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Publication numberUS6533563 B1
Publication typeGrant
Application numberUS 09/640,431
Publication dateMar 18, 2003
Filing dateAug 17, 2000
Priority dateJul 17, 1996
Fee statusPaid
Also published asUS6171433
Publication number09640431, 640431, US 6533563 B1, US 6533563B1, US-B1-6533563, US6533563 B1, US6533563B1
InventorsJoshua U. Otaigbe, Jon M. McAvoy, Iver E. Anderson, Jason Ting, Jia Mi, Robert Terpstra
Original AssigneeIowa State University Research Foundation, Inc.
Export CitationBiBTeX, EndNote, RefMan
External Links: USPTO, USPTO Assignment, Espacenet
Atomizing apparatus for making polymer and metal powders and whiskers
US 6533563 B1
Abstract
Method for making polymer particulates, such as spherical powder and whiskers, by melting a polymer material under conditions to avoid thermal degradation of the polymer material, atomizing the melt using gas jet means in a manner to form atomized droplets, and cooling the droplets to form polymer particulates, which are collected for further processing. Atomization parameters can be controlled to produce polymer particulates with controlled particle shape, particle size, and particle size distribution. For example, atomization parameters can be controlled to produce spherical polymer powders, polymer whiskers, and combinations of spherical powders and whiskers. Atomizing apparatus also is provided for atoomizing polymer and metallic materials.
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Claims(9)
We claim:
1. Atomizing apparatus comprising: means for discharging atomizing gas, and a tube having a supply passage for supplying fluid material to be atomized by the atomizing gas wherein said tube includes an axial discharge end for discharging the fluid material to be atomized by the atomizing gas, said discharge end having a plurality of channels disposed thereon about said supply passage and extending from said supply passage toward a peripheral edge of said discharge end for distributing the fluid material to said peripheral edge toward atomizing gas flowing past said peripheral edge for atomization.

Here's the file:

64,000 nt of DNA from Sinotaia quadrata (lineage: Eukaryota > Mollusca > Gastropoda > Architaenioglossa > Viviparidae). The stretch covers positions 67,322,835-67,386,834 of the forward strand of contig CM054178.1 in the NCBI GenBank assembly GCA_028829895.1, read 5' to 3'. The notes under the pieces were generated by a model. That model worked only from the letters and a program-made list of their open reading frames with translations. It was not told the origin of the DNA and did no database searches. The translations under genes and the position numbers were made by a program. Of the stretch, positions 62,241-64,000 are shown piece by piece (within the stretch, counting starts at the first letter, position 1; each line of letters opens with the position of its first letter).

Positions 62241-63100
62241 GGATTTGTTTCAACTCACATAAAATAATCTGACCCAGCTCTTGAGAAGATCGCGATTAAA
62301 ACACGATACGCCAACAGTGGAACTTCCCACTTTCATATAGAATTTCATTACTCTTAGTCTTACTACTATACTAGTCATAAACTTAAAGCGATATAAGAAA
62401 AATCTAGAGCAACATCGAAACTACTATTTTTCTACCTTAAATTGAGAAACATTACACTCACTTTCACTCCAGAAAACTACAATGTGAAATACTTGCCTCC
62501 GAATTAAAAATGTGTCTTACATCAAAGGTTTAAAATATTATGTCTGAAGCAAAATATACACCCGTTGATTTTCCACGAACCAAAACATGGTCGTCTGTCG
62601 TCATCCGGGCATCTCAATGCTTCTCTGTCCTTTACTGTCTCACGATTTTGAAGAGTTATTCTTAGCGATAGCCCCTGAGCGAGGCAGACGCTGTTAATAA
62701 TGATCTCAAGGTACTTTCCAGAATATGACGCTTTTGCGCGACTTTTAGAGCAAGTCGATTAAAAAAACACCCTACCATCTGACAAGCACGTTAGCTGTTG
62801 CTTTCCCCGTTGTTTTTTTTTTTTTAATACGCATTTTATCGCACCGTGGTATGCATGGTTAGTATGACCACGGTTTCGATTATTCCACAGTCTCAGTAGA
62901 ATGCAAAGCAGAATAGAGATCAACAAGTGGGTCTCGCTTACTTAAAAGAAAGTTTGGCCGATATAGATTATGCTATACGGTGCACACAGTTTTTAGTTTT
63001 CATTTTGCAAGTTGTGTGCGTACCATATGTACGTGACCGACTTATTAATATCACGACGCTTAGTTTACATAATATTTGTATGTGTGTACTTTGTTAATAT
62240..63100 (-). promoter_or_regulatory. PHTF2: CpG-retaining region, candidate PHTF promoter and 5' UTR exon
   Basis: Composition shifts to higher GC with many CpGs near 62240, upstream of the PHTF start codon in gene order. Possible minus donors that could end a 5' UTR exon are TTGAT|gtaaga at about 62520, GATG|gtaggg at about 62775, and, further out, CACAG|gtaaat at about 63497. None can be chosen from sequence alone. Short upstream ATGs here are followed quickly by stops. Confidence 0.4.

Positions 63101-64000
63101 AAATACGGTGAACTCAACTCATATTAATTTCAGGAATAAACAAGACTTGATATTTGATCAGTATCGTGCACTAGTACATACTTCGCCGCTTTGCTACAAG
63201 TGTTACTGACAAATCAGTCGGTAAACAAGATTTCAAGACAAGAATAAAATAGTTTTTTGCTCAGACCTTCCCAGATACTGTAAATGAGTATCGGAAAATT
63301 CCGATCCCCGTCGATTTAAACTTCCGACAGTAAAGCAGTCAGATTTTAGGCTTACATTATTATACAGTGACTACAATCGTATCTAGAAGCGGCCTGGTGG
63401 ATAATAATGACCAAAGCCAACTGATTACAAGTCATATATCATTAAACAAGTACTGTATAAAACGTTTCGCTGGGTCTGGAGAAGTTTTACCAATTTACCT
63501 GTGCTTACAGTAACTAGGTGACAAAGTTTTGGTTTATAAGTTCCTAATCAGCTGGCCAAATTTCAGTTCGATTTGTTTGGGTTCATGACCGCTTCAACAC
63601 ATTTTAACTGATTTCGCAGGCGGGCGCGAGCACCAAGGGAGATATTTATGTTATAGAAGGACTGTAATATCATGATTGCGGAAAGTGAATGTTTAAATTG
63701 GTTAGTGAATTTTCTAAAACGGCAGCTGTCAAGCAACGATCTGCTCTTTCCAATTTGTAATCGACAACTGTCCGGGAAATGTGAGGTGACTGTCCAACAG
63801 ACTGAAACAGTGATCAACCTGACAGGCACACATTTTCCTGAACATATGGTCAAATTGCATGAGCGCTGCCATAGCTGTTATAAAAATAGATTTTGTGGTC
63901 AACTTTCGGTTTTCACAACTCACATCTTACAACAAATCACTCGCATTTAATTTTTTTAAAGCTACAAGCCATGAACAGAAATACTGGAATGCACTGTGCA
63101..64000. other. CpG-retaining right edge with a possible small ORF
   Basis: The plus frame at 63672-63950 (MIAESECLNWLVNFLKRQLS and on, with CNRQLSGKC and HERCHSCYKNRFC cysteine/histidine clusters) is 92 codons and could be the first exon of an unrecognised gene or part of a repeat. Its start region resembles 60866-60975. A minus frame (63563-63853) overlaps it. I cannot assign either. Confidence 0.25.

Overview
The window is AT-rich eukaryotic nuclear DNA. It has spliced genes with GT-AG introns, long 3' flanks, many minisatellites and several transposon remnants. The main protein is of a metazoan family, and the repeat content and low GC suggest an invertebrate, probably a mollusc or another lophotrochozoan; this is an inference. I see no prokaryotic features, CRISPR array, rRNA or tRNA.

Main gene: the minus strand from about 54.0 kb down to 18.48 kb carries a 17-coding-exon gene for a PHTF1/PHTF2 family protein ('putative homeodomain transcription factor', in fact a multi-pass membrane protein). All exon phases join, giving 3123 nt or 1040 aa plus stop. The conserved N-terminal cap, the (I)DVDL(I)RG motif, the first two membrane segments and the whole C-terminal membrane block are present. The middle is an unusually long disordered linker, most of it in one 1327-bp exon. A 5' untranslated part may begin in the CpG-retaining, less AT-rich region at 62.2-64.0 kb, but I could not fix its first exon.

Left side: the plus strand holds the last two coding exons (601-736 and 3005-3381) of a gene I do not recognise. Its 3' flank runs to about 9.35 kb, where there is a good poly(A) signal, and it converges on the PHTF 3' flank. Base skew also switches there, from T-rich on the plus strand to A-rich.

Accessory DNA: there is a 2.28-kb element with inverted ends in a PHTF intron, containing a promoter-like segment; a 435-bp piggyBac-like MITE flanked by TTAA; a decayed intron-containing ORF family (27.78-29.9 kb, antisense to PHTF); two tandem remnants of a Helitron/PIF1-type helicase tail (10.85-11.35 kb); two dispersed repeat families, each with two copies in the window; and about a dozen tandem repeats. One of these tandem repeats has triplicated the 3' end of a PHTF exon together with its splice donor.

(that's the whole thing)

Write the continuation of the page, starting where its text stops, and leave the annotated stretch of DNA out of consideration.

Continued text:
2. The apparatus of claim 1 wherein the channels are circumferentially spaced on said discharge end.
3. The apparatus of claim 1 wherein the channels are aligned with discrete gas jets of said means.
4. The apparatus of claim 1 wherein the channels are offset relative to discrete gas jets of said means.
5. The apparatus of claim 1 wherein said means comprises a plurality of gas jet discharge orifices and said channels are equal in number to the number of said orifices.
6. The apparatus of claim 1 wherein each channel extends radially outwardly from said supply passage.
7. The apparatus of claim 1 wherein each channel is scalloped when viewed in cross-section.
8. The apparatus of claim 1 wherein each channel has a rectangular configuration when viewed in plan.
9. The apparatus of claim 1 wherein said channels extend from said supply passage and terminate at said peripheral edge of said discharge end.
Description

This is a division of Ser. No. 08/895,645 filed Jul. 17, 1997, now U.S. Pat. No. 6,171,433, and claims benefits of provisional application Ser. No. 60/022,112 filed on Jul. 17, 1996.

CONTRACTURAL ORIGIN OF THE INVENTION

The U.S. Government has rights in the invention pursuant to Contract No. W-7405-ENG-82 between the U.S. Department of Energy and Iowa State University, Ames, Iowa, which contract grants to Iowa State University Research Foundation, Inc. the right to apply for this patent.

FIELD OF THE INVENTION

The present invention relates to a method for atomizing molten polymeric materials to produce fine polymer particulates and to the polymer particulates, such as polymer spherical powders, fibers and whiskers, formed by such atomization and to atomizing apparatus for polymers, metallic and other materials.

BACKGROUND OF THE INVENTION

Presently, commercial synthetic organic polymer powders are made by grinding of extruded polymer pellets often under cryogenic temperature conditions. Grinding is undesireable as a result of being highly energy-intensive and sensitive to contamination from the grinding equipment used and from environmental pollution. Due to the erratic nature of the grinding process, it is practically impossible to controlling quality, particle size, and distribution of polymer powders. Ball milling of extruded polymer pellets also suffers from similar problems.

Some polymer materials, such as ultra-low molecular weight polyethylene, cannot even be ground or ball milled to form particulates as a result of their waxy nature.

An object of the present invention is to provide a method for making polymer particulates from polymer materials in a manner that overcomes the aforementioned problems heretofore associated with grinding or ball milling to produce commercial polymer powders.

Another object of the present invention is to provide a method for making polymer particulates from polymer materials that heretofore could not be ground or ball milled to particulate form.

Still another object of the present invention is to provide a method for making polymer particulates by gas atomizing molten polymeric material in a manner to provide controlled particle shape, particle size and particle size distribution.

Still a further object of the present invention is to provide a method for gas atomizing molten polymeric material to form polymer particulates without the need for the addition of flow modifiers, such as oils and greases or molybdenum disulfide, to the polymer material to lower viscosity.